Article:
But more than its visceral action, the film succeeds thanks to a surprisingly clever script that deftly balances intrigue and character to create a world that, despite its savagery, wouldn’t be a bad place to visit again. The characters all feel fleshed out and cunning, possessed of enough common sense and cleverness that you actually find yourself rooting for them rather than rolling your eyes and poor decision-making. The plot takes several truly unexpected twists, and plays its more ridiculous moments with enough sincerity to be far more charming than you’d expect.
It’s a rare film indeed that manages to effectively combine this kind of cleverness and deft screenwriting with over-the-top violence and action. The result, when you find such a thing, is a film that feels satisfying on multiple levels, one that refuses to cut corners or ask you to “leave your brain at the door”.
Maquia: When the Promised Flower Blooms
Mari Okada’s debut film, a sometimes-sweeping fantasy epic, feels most effective and charming when focused on the smaller elements within its war-torn landscape. We open in Iorph, a serene land populated by blonde, willowy, perpetually youthful people, including our title character: the meek and easily flustered Maquia. But soldiers from a nearby kingdom, and their dragon-like mounts, arrive and throw Maquia’s peaceful existence into turmoil, rounding her people up. Maquia, while all this is happening, becomes stranded in a forest and reluctantly takes in an orphaned baby. The pair move in with a family of farmers, who help conceal Maquia’s true nature.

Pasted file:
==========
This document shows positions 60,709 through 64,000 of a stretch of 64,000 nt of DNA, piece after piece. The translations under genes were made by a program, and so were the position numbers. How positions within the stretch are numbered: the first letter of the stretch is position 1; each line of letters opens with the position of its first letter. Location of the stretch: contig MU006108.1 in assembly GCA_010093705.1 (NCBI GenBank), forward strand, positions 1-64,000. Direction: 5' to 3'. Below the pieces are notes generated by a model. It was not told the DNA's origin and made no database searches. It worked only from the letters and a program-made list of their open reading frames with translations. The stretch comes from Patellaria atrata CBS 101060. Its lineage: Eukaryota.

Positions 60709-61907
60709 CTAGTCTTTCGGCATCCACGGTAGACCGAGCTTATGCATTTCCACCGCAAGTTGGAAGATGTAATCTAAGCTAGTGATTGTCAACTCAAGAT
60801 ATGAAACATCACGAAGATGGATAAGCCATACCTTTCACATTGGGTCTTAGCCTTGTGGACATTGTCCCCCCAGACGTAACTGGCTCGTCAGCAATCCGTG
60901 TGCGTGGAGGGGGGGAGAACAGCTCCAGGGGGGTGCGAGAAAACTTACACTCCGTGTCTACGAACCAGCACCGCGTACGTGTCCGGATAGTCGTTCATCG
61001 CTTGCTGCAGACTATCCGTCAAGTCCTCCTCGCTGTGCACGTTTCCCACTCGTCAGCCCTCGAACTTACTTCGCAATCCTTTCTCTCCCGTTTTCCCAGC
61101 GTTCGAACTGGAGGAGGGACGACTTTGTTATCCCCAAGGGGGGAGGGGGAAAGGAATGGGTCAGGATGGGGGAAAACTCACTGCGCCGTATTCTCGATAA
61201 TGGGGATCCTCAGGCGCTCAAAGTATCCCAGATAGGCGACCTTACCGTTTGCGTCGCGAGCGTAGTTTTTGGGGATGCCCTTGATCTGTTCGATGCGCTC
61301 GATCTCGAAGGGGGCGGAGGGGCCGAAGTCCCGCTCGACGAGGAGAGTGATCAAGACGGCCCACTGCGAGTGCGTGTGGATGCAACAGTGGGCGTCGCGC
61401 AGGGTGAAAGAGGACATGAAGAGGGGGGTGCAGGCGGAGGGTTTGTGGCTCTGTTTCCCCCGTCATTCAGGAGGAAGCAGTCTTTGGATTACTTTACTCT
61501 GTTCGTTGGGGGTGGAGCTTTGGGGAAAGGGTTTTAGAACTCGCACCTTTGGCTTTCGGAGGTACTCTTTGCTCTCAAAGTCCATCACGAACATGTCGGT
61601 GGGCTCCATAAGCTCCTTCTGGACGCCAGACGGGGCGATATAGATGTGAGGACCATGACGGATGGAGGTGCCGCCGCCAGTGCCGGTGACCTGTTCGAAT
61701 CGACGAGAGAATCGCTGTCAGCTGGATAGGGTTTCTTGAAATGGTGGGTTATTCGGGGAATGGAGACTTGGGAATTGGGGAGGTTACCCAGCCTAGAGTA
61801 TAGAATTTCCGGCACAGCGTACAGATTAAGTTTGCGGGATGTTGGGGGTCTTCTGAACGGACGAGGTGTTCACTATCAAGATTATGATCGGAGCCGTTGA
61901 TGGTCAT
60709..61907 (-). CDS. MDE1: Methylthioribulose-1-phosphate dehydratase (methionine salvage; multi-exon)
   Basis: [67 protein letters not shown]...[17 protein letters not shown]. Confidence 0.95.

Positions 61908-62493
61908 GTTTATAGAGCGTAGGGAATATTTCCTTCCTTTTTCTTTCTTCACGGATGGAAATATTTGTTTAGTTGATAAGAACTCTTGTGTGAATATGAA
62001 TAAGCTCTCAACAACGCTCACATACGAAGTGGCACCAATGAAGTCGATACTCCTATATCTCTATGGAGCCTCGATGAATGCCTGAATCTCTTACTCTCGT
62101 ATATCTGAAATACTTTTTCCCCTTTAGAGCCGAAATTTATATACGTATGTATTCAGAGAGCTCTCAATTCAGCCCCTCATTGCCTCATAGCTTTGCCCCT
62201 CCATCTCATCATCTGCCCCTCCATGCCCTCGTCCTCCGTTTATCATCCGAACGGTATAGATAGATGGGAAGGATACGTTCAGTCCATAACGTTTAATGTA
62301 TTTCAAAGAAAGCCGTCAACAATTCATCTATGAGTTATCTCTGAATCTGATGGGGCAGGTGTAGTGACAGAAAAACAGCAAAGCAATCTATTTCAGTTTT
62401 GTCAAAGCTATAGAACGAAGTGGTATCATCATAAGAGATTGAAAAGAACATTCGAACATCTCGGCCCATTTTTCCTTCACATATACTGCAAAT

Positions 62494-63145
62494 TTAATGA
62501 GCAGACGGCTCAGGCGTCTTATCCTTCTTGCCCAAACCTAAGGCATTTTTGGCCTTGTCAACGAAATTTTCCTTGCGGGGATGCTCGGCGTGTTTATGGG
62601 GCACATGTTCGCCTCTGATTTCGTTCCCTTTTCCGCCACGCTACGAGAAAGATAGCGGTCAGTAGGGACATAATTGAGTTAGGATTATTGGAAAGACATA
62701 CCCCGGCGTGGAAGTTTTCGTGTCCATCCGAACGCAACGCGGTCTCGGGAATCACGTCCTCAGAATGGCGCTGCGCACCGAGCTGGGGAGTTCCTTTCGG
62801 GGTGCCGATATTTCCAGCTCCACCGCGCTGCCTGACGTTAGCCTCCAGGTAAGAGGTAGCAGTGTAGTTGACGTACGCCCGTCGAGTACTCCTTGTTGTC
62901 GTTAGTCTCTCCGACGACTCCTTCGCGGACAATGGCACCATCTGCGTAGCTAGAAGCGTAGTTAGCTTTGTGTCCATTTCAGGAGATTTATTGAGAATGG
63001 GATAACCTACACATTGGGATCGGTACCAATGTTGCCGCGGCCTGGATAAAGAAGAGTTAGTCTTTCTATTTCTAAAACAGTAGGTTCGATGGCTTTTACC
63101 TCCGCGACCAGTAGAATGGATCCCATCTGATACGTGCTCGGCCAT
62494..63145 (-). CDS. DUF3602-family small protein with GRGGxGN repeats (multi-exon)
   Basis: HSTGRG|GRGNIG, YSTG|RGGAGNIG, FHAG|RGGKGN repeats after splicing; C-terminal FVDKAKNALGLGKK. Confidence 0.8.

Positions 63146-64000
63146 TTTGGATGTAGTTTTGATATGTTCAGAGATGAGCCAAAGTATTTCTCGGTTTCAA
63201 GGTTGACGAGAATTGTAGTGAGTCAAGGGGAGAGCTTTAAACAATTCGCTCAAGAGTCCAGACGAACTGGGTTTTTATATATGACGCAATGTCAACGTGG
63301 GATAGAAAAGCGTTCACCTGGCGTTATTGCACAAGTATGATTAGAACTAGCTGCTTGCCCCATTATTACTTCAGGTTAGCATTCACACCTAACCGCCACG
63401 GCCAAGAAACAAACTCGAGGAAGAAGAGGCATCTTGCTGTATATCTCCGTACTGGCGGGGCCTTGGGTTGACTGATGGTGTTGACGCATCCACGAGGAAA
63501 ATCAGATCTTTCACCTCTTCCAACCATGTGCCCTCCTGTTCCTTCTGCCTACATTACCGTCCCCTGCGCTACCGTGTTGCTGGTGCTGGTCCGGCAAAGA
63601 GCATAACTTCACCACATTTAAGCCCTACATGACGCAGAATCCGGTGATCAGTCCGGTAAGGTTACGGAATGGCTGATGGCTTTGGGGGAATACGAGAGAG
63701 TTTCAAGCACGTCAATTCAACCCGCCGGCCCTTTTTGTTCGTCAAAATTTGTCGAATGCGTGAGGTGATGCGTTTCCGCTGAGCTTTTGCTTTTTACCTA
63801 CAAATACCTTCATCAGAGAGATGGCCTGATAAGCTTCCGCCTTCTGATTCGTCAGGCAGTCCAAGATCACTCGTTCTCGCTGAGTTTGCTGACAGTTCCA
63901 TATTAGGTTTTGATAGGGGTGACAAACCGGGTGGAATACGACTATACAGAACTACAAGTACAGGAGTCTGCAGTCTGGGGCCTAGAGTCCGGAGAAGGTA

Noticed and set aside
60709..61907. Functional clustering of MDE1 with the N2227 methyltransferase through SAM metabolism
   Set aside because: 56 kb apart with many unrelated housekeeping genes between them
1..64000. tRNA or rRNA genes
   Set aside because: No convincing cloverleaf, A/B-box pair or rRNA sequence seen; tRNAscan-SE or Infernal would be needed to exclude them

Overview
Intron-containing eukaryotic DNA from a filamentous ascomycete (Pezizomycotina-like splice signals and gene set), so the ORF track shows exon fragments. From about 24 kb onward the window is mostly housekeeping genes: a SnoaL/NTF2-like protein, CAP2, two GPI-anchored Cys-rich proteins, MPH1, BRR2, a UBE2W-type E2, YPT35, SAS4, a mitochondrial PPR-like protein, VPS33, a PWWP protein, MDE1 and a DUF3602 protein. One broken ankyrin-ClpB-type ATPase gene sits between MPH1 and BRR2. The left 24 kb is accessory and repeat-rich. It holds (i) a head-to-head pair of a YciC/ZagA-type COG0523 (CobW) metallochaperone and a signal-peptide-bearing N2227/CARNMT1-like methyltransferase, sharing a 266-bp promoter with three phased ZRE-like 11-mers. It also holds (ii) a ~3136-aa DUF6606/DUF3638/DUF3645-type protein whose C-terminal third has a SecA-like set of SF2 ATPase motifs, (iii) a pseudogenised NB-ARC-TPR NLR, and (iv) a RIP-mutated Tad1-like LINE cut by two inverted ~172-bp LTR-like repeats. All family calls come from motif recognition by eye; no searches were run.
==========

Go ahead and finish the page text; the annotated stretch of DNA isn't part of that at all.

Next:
At its very core, When the Promised Flower Blooms is a story about motherhood, with the added wrinkle that the mother in question ages and her adoptive son does not. Taking place over decades, the film attempts to address how such a relationship would function, as young Ariel goes from infant to young man to adult while his “mother” stays the same. The film works best when its focus is on this unique relationship, with the epic fantasy world and its political turmoil functioning as a backdrop to a much smaller and more intimate yarn.
Unfortunately, it breaks from this focus for much of the third act, expanding hugely in terms of scope and scale and losing much of that intimacy in the process. Which isn’t to say the world at large isn’t interesting and very well-realized, but the film’s narrower focus felt more unique than what it largely becomes later on. But even when the film “goes big”, there’s enough visual mastery on hand to keep it engaging. The aesthetics are absolutely wonderful, with top-notch background, character, costume and prop design helping the world feel real and lived-in even at its most fantastical moments. Still, it would have been nice if the film had stuck to a narrow focus, emphasising the character drama over the larger-than-life action of the third act.